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Today's News

  • To protect and serve

    Lebanon Assistant Police Chief Greg Young flips on the blue lights of his police cruiser and steps out in the middle of the street. He looks both ways to make sure the traffic is clear before walking toward a large fallen branch, picking it up and setting it off to the side of the road.
    “Most people don’t realize we do that kind of stuff,” he says as he gets back into the car. “A fallen branch like that will make someone swerve, possibly run into another car. It’s dangerous.”

  • Meeting 'Pope Frank'

    By Rick Cousins
    Galveston County Daily News

    At informal gatherings, it’s not uncommon to go from name dropping to comparing notes among friends as to the famous folks each have met. Perhaps one met a movie star once, or another a presidential candidate, or even a contestant from American Idol or The Voice. But it would be hard to top shaking hands with the Pope, the Holy Father, the Vicar of Christ on Earth.
    The man who heads up Vatican City and the estimated 1.2 billion Catholics is not an easy fellow to come across for any given person.

  • Getting high behind bars

    The Marion County Detention Center continues to deal with serious overcrowding issues, but there’s another problem that’s keeping Jailer Barry Brady awake at night, quite literally.
    Just last week, Brady received a phone call in the middle of the night from his staff at the jail informing him of a medical emergency involving a female inmate who had smuggled drugs into the facility. But, it’s how she snuck the drugs into the facility that’s even more disturbing.

  • Lebanon man dies in single-vehicle car accident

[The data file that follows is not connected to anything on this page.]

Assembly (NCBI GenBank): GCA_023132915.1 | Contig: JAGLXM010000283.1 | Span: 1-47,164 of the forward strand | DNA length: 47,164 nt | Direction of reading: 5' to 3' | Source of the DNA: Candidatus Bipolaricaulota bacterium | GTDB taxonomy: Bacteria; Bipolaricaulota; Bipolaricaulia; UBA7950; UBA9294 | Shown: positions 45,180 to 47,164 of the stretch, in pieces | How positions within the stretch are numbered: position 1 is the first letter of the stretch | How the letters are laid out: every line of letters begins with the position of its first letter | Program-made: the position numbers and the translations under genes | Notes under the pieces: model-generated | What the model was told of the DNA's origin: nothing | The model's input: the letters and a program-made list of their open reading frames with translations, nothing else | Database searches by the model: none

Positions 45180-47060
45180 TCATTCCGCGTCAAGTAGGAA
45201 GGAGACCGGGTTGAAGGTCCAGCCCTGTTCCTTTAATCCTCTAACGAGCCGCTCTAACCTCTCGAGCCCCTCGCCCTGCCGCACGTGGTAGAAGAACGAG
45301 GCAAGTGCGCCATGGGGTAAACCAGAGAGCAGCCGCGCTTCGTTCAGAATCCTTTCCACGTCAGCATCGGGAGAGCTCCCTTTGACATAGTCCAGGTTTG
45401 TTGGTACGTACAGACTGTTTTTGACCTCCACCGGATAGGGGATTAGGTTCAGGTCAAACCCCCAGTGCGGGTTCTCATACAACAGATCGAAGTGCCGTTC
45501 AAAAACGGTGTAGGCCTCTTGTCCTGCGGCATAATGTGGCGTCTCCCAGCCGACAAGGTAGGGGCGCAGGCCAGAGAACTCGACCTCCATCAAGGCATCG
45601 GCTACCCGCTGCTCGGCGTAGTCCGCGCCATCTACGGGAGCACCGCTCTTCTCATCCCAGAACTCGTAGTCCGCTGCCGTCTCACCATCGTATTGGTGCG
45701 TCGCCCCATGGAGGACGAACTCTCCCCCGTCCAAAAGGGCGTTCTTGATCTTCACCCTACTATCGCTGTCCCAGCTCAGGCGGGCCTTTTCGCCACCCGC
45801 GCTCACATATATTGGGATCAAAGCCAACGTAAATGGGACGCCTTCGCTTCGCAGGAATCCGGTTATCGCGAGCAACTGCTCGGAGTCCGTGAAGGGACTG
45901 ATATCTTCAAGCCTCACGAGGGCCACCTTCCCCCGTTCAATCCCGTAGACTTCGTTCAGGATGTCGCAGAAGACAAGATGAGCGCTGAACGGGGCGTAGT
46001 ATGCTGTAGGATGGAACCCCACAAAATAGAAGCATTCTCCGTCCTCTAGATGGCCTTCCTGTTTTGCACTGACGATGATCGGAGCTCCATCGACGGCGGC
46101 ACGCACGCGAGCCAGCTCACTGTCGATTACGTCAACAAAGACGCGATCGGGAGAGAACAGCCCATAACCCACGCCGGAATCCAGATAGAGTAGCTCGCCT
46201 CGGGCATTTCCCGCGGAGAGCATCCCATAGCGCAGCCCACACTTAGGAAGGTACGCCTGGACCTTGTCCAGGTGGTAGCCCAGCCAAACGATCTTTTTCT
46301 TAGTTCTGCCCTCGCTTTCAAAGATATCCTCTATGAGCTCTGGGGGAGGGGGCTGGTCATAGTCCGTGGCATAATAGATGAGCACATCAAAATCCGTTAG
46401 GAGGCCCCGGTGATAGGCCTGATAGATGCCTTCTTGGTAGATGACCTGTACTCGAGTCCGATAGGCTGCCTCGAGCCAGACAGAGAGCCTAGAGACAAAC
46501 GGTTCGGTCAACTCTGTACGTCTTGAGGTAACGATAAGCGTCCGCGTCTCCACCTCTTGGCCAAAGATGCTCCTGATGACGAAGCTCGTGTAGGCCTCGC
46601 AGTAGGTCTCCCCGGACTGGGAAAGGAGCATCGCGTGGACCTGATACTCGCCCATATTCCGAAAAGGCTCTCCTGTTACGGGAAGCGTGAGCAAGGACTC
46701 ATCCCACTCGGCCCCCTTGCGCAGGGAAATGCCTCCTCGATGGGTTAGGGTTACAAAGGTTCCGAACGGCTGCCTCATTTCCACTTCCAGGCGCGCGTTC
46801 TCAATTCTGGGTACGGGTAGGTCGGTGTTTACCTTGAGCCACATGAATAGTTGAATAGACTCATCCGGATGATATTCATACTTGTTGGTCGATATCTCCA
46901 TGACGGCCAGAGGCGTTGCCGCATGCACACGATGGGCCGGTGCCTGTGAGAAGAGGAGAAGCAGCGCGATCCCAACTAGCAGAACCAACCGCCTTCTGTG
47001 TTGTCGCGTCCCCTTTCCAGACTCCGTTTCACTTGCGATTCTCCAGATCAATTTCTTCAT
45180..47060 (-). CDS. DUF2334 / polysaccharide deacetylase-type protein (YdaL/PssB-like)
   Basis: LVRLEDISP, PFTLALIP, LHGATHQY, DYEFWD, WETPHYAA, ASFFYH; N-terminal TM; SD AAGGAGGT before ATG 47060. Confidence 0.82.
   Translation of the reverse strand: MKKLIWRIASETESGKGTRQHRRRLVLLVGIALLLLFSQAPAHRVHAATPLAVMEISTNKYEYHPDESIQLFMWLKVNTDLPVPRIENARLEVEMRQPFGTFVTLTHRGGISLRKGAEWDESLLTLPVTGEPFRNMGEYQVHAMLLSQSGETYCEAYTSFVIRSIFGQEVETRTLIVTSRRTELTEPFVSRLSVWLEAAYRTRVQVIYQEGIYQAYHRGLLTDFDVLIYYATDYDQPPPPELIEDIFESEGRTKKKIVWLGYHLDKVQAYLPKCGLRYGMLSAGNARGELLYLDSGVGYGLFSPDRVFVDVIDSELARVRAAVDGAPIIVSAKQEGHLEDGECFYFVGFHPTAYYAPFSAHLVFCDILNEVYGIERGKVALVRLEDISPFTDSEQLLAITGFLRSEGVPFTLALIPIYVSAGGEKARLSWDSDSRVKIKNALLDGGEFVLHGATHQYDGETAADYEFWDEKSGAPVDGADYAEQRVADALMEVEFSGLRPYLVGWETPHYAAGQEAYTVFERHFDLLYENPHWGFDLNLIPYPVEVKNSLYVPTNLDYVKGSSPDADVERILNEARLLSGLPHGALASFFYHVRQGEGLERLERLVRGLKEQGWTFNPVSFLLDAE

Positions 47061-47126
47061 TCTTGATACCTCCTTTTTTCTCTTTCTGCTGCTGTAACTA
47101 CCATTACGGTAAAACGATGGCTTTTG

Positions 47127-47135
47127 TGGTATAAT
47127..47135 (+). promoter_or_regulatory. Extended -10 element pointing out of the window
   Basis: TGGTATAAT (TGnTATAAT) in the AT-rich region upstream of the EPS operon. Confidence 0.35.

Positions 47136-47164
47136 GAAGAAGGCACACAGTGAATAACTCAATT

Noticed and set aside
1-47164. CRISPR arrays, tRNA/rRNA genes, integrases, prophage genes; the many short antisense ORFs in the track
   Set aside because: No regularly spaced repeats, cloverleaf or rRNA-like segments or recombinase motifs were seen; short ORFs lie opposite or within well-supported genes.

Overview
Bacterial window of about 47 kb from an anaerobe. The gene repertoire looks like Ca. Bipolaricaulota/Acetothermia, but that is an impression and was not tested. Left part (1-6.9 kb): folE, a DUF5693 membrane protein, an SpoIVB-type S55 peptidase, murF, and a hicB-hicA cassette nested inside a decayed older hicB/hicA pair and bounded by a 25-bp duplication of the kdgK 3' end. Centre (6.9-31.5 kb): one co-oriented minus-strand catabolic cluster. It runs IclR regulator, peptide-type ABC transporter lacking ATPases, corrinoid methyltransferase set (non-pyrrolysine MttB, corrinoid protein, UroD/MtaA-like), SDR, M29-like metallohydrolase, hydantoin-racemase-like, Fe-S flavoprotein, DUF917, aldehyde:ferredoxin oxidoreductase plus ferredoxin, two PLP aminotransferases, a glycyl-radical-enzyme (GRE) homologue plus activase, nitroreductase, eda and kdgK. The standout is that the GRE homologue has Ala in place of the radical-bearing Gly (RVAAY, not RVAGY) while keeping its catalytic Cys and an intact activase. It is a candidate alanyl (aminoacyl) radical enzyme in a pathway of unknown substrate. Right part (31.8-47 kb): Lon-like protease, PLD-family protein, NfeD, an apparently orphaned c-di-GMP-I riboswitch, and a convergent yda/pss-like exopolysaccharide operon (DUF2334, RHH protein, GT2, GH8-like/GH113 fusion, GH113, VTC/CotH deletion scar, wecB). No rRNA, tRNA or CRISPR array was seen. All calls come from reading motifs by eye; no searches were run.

A Lebanon man died after being ejected from his car during a single-vehicle accident early Sunday morning.
    At 3:59 a.m., the Marion County Sheriff’s Office received a report of a single-vehicle collision on Campbellsville Highway, approximately one mile west of Lebanon.

  • ‘For the love of the family tradition’

    By McKenna Dosier
    Summer Intern

  • Bodies of missing father, son found in Oregon

    By Forrest Berkshire
    Landmark News Service

    Two Bardstown men missing for nearly two years in Oregon were found Thursday in what investigators say they believe was a murder/suicide.
    The bodies of John K. Wood and his son, Jason, were found Thursday evening off Dog River Trail in the Mount Hood National Forest in Oregon, according to a press release from the Hood River County Sheriff’s Office.

  • Woman murdered in Campbellsville

    By Franklin Clark
    Landmark News Service

    A Georgetown man accused of murdering a Campbellsville woman pleaded not guilty at an arraignment Wednesday morning in Taylor County District Court.
    At the arraignment, Taylor County District Judge Connie Phillips appointed a public defender to Rocky T. Ashby, 36. He is being represented by Lauren Hunter of the Adair County Department of Public Advocacy.
    Judge Phillips kept Ashby's bond at $1 million full cash. He remains in the Taylor County Detention Center.

  • Prosecutors still want to hear from grandmother in case of missing woman

    Landmark News Service

    Almost two months after a grandmother was subpoenaed to testify about her former vehicle, which investigators suspect might be connected to a local woman’s disappearance, it is still unclear as to whether or not she will have to appear before a grand jury.

  • Letting go

    Last year, when Tracy Cochran sent her daughter, Avery, to middle school for the first time, both of them were terrified.
    “Just the thought of going to middle school, and the stories that you sometimes hear,” Tracy said, “I was very, very nervous.”
    She said both of them were in tears. Avery’s transition from Calvary Elementary to Lebanon Middle School felt like too much for both of them.
    “I was scared that my old friends wouldn’t be my friends anymore,” Avery said.

  • PLTW provides hands-on experience for students

    For some students, the idea of joining the American workforce is in some distant future. It’s hazy and so far away that it might not matter to them. For others, it’s a reality they embrace openly.
    Thanks to the Project Lead The Way (PLTW) program, Laura Ackerman, a senior at Marion County High School, was able to spend a week following engineers doing what she hopes will be part of her future. She spent a week in a co-op with the Elizabethtown Transportation Cabinet, where she learned from engineers and reaffirmed her desire to continue in the engineering field.